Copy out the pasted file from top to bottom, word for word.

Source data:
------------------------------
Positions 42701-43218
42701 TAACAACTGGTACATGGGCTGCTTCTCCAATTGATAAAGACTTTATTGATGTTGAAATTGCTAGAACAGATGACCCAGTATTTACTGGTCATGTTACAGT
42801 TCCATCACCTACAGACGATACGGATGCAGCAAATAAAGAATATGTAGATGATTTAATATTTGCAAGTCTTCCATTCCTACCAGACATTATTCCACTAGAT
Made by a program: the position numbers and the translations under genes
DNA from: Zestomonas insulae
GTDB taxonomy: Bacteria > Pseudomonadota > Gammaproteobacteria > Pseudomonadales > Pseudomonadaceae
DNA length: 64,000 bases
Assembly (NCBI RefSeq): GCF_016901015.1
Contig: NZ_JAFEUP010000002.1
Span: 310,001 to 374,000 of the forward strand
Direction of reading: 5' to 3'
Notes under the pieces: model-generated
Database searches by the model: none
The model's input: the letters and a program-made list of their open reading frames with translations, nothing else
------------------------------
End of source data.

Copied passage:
Positions 42701-43218
42701 TAACAACTGGTACATGGGCTGCTTCTCCAATTGATAAAGACTTTATTGATGTTGAAATTGCTAGAACAGATGACCCAGTATTTACTGGTCATGTTACAGT
42801 TCCATCACCTACAGACGATACGGATGCAGCAAATAAAGAATATGTAGATGATTTAATATTTGCAAGTCTTCCATTCCTACCAGACATTATTCCACTAGAT
Made by a program: the position numbers and the translations under genes
DNA from: Zestomonas insulae
GTDB taxonomy: Bacteria > Pseudomonadota > Gammaproteobacteria > Pseudomonadales > Pseudomonadaceae
DNA length: 64,000 bases
Assembly (NCBI RefSeq): GCF_016901015.1
Contig: NZ_JAFEUP010000002.1
Span: 310,001 to 374,000 of the forward strand
Direction of reading: 5' to 3'
Notes under the pieces: model-generated
Database searches by the model: none
The model's input: the letters and a program-made list of their open reading frames with translations, nothing else